One would think that art and post-war wounds were not so connected. Aida Šehović, a Bosnian-born artist based in New York, disagreed and, for the past 15 years, has proven that art can help in post-conflict recovery.
Her nomadic monument travelled the world, educated people and, most importantly, showed empathy with the victims of the Genocide in Srebrenica and their families.
The idea was simple, in as much as a complex work of art can be. The starting point was a simple cup of Bosnian coffee served in a fildžan (small coffee cup), and the tradition accompanying it. This coffee is usually shared with family, and you take time over it, sharing news and thoughts together. As Aida told the young people who came from all over Bosnia and Herzegovina for Srebrenica Youth Camp (2020), the Bosnian coffee tradition was one of the only things left in her family after escaping the war – firstly to Turkey, and then to the US. All they had left was the smell of coffee served in fildžani, her parents sharing it for hours.
During her first visit to BiH after the war, she also visited Srebrenica. Aida met with the family of the Genocide victims, and one of them told her that one of the hardest things for their family was not being able to share a cup of coffee with their loved one who was not with them anymore. A sentence that a young and talented artist could not forget. She would use this in her artwork, which would later travel the world displaying all the beauty of her roots, but also the cruelty that occurred during the war in Bosnia.
On 11th of July 2006 in Sarajevo, Aida poured the first 932 cups of coffee that were all collected and donated by the Women of Srebrenica organization. This is where her idea to collect 8372 cups representing 8372 souls killed during the Genocide in Srebrenica started. What is more fascinating is that the coffee is prepared and poured on the spot, where casual passers can also participate and, mostly, educate about what happened in Srebrenica in July 1995.
In the following years, the “Što te nema” monument was shown on the same date every year, moving between New York, Den Haag, Stockholm, Istanbul, Toronto, Chicago, Geneva and Venice. As well as its international reach, this year, 2020, was the 15th and last exhibition, as per Šehovic’s wish for the monument to “return to its home” in Srebrenica. The preparations lasted for months and the global pandemic did not stop the artist and her crew from achieving the goal of bringing it home. This was all facilitated by Šehovic’s collaboration with the Srebrenica-Potočari Memorial Center and Post-Conflict Research Center.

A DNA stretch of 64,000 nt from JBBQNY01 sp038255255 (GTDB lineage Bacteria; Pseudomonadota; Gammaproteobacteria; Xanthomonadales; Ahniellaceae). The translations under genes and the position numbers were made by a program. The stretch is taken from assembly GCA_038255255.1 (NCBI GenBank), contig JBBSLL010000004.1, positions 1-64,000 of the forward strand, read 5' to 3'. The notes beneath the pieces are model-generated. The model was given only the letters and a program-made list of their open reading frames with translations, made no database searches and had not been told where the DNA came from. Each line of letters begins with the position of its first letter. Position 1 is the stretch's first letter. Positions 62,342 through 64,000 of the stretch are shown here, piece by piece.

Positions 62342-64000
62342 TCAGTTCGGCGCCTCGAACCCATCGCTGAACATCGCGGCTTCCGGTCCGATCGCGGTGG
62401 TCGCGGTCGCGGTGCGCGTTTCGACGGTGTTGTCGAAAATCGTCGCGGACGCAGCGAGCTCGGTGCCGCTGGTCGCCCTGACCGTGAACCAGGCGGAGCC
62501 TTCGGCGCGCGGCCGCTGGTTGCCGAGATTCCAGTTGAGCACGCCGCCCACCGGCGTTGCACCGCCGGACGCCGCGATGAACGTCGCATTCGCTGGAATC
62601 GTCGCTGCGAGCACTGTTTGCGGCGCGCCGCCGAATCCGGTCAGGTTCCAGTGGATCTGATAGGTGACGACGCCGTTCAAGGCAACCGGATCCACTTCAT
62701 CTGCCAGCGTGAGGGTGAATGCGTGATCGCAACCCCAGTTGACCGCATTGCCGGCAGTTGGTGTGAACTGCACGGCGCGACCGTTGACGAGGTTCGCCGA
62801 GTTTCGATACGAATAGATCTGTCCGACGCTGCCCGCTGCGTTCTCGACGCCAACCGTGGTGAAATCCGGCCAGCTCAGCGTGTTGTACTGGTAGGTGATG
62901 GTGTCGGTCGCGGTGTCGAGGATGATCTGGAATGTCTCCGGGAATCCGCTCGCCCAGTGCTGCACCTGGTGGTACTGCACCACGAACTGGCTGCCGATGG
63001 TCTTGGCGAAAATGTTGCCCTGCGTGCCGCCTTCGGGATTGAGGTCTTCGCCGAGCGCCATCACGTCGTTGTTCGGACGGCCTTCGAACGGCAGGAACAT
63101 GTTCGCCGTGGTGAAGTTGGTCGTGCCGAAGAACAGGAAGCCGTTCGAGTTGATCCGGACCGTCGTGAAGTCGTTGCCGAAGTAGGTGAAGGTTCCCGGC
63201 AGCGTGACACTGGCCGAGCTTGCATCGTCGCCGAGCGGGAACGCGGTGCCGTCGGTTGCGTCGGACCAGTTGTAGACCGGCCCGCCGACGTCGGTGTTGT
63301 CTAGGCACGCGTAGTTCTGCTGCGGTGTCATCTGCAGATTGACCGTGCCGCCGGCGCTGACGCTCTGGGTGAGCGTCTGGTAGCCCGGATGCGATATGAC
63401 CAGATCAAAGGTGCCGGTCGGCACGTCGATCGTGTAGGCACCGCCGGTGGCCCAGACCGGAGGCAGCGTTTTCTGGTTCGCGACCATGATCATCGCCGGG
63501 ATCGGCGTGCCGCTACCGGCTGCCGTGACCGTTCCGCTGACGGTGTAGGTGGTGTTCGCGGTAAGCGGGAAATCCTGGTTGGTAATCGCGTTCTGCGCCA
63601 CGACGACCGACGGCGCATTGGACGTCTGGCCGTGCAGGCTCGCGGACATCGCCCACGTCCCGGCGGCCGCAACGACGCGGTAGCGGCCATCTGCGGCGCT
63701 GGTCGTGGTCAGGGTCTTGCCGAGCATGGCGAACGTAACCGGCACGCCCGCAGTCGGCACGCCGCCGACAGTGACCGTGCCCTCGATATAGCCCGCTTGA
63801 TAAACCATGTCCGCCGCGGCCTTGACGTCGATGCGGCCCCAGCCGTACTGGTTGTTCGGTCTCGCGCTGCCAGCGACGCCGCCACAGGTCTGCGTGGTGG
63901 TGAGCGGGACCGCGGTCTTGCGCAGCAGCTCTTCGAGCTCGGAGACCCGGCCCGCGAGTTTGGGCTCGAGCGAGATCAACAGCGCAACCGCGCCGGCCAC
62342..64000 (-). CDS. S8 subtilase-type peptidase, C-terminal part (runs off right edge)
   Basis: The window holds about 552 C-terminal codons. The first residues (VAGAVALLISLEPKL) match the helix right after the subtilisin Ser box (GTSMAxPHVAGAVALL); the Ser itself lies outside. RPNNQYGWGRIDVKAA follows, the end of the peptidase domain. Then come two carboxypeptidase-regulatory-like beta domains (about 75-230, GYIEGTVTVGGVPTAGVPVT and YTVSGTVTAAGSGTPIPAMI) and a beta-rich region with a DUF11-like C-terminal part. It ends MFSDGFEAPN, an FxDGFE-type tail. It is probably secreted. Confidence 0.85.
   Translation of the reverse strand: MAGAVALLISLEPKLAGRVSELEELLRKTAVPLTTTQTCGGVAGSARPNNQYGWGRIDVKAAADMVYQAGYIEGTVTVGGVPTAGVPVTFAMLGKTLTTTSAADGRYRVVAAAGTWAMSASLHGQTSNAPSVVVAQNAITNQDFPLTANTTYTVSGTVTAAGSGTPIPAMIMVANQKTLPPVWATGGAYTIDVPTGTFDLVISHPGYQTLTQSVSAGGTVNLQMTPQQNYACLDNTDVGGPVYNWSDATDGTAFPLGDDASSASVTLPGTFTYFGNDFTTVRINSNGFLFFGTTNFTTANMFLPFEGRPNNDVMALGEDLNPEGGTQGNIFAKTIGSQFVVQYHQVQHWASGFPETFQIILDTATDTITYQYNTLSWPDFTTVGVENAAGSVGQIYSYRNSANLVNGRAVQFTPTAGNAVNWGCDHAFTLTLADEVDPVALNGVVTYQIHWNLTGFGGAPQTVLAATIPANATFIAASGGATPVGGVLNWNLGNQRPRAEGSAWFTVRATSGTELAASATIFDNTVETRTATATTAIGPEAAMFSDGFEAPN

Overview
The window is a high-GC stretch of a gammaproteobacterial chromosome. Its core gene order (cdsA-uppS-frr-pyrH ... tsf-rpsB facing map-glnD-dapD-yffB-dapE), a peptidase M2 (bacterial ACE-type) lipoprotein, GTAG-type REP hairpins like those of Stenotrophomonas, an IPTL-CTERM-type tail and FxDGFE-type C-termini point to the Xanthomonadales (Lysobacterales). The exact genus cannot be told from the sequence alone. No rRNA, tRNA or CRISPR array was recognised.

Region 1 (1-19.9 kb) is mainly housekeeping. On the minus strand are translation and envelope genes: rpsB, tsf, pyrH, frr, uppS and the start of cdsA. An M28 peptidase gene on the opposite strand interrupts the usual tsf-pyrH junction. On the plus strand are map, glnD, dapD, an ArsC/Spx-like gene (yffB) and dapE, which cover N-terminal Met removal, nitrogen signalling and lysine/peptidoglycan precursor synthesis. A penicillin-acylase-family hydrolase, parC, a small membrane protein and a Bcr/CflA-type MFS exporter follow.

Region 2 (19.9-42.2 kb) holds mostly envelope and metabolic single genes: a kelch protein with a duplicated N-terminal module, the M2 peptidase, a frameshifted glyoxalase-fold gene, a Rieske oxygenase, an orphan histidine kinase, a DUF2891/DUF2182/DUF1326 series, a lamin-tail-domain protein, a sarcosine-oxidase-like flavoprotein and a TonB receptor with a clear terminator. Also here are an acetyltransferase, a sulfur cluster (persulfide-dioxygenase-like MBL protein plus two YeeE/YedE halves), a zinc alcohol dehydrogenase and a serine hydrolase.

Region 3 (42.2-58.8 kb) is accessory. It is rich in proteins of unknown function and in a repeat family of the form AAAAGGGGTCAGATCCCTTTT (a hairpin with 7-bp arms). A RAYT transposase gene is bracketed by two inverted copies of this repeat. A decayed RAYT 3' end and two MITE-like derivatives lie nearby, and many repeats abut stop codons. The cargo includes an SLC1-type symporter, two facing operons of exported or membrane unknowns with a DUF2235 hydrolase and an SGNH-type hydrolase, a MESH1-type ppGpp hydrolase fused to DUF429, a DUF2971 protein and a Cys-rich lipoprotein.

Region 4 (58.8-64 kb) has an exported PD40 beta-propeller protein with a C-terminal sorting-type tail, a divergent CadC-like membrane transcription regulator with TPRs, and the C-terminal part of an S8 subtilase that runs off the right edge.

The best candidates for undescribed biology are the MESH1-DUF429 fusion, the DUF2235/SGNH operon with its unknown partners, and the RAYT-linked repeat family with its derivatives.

While Aida and her film crew were filming the personal stories of people who donated cups for this project, the Post-Conflict Research Center organized a Srebrenica Youth Camp, four-days activity for 25 youth from 14 different cities across Bosnia and Herzegovina. During this camp, youth were listening to the lectures from prominent speakers and researchers from the fields of transnational justice, human rights, reconciliation and journalism. On the last day, Aida had a lecture with the youth where she explained the whole “Što te nema” project from its roots and where she stressed to them how important it is to work hard and believe in your ideas even when others don’t. Furthermore, Aida explained how will installation setup work on 10th of July and, at that moment, all participants of the Camp, as well as PCRC interns, like me, were not completely aware of the whole project and its possible influence.